My daughter is an animal person; has been ever since she discovered them. She loves farms, pet stores, the pound, and the zoo. So I have been closely following the sad spectacle at the National Zoo. Management has fallen victim to a classic nonprofit ethics trap, one to which all mission-driven organizations are prone: they forgot they had to execute ethically.
Many nonprofit organizations right now are pleased that the latest Harris Interactive reputation survey shows them to be more trusted than for-profit corporations — but it’s only 15 percent to three percent. Hardly a ringing endorsement from an essentially untrusting society. Given this context, the Zoo should serve as a warning.
For months now, the National Zoo has been besieged. Animals have been dying. In their last review from the American Zoo and Aquarium Association they received an unusually short one-year accreditation, a form of probation. Staff has been leaving. The Washington Post ran a series of high-profile examinations of the practices and deficiencies at the Zoo. And, the National Academy of Sciences has launched an investigation and just issued a scathing interim report. The final report, due out in the summer, is unlikely to be much rosier. Under intense criticism, Zoo director Lucy H. Spelman has said she will resign, rather than be such a “lightning rod” for public controversy.
On the one hand, another high-profile controversy at a public institution (even a quasi-governmental one) cannot be good for the nonprofit sector. But on the other hand, such times can lead to a positive introspection, as leaders examine what went wrong and what they can do to avoid the same fate.
What happened to one of the jewels in the crown of the Smithsonian? While many may say it’s a management problem, that assessment skirts the issue. It’s an ethics problem.
Nonprofit leaders thus ought to take note, and ask themselves a set of probing questions. The answers, like many things relating to ethics, will require rigorous honesty. The questions get at the three dimensions of ethical action, all of which must be aligned: intention, practice, and execution. Leaders should ask themselves:
* Intention: What is my mission and purpose? To what extent is the achievement of this mission more important than the way I go about it?
* Practice: Are the systems, structures, and procedures I have in place sufficient? Are they truly designed to foster ethical action or are they just meant to appear that way?
* Execution: Am I carrying out my plans? Am I following my own rules? Or are they just plans on paper that I would follow in a perfect world?
Many will answer the first two sets of questions gladly and well. In mission-driven organizations such as most throughout the nonprofit world, executives feel comfortable with their purpose, and see themselves as ethical. Their hearts are definitely in the right place. And, most savvy nonprofit leaders have readily grasped the need for both the appearance and reality of a robust, ethical management strategy. Their heads are not in the clouds.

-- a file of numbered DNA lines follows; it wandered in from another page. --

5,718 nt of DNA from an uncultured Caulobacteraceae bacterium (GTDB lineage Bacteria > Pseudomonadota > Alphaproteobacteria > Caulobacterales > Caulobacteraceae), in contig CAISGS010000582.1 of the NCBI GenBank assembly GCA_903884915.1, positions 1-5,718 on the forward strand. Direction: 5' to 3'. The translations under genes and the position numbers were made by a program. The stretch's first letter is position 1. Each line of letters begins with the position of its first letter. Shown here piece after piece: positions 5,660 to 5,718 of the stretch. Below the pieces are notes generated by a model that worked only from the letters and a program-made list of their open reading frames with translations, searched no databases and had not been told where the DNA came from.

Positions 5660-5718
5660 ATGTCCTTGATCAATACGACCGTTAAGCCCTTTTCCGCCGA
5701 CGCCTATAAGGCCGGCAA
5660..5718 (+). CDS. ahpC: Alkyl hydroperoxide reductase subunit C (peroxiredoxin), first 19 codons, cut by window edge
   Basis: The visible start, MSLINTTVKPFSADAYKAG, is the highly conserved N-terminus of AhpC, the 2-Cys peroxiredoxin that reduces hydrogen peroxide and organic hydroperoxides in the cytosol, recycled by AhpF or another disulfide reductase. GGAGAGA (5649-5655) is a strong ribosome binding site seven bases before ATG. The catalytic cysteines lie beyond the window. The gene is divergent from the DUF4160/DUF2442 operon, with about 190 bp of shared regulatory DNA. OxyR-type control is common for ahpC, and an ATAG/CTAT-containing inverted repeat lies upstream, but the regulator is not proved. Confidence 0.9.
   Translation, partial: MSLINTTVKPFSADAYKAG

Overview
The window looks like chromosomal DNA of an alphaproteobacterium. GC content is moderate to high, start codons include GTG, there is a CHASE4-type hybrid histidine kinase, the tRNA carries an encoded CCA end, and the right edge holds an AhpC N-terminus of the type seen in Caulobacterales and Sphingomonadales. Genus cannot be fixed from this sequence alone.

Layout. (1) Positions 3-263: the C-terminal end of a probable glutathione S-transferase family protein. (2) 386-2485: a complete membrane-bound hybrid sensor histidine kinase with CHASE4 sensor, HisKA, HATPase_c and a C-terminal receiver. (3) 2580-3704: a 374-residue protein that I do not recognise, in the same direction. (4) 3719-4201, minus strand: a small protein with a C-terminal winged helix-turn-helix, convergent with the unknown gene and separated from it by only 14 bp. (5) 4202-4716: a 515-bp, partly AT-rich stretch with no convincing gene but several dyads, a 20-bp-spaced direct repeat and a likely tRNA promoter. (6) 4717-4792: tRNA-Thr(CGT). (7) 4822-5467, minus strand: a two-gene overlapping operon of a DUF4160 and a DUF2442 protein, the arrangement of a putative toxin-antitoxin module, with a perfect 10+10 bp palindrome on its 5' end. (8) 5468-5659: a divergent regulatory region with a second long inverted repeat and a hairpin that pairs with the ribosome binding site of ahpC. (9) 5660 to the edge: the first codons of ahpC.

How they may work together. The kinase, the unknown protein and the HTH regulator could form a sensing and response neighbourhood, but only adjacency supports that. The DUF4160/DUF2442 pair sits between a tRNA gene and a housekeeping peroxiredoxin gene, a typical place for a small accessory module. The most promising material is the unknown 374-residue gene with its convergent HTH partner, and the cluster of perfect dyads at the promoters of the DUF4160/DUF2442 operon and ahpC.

But, what about execution? How effectively are the hands of nonprofits operating? So many groups that I talk to are strapped for cash, time, and other resources. It’s hard to make ends meet and keep the lights on, let alone dot every i and cross every t.
That was the Zoo’s experience. In releasing its interim report, the chair of the Academy investigatory panel said, “We believe there has been pervasive weakness throughout the institution, from the keeper level to management.” The Zoo has plenty of policies and procedures. They’re good ones, all designed to ensure that the Zoo’s public trust is upheld. But they aren’t being followed.
It is easy to scapegoat Spelman and deride the Zoo. The problems are clearly deep ones at that institution. But the Zoo is not alone. The United Way and the Nature Conservancy in Washington DC, PipeVine in San Francisco, and Provena Covenant Medical Center in Illinois all come to mind. Good missions. Systems galore. Bad execution.
Thankfully, there is a movement among nonprofits and foundations towards greater effectiveness. New ways of measuring effectiveness are being devised. This can only be a good thing for this vital feature of the American landscape.
Because, sometimes in the nonprofit world, commitment to mission seems to trump everything else. It may have in Spelman’s case. In the news conference at which she resigned, Zoo director Spelman said, “I have pushed, pulled and prodded to move the zoo forward.” Her intentions were good. “Everybody here is here to try to make sure the animals are okay,” she said to the Washington Post, lauding the good intentions of the staffers who changed medical records and made mistakes that cost lives. In response to her chief critic, former chief pathologist Don Nichols, she said, “I’m sad that Don would be as critical as he is, given that I know he does care about the animals.” In this alternate world, it seems, if you care then that’s enough.
But it clearly wasn’t enough. Hearts must be in the right place, and heads must not be in the clouds. But, in the end, it is the hands that must do the work.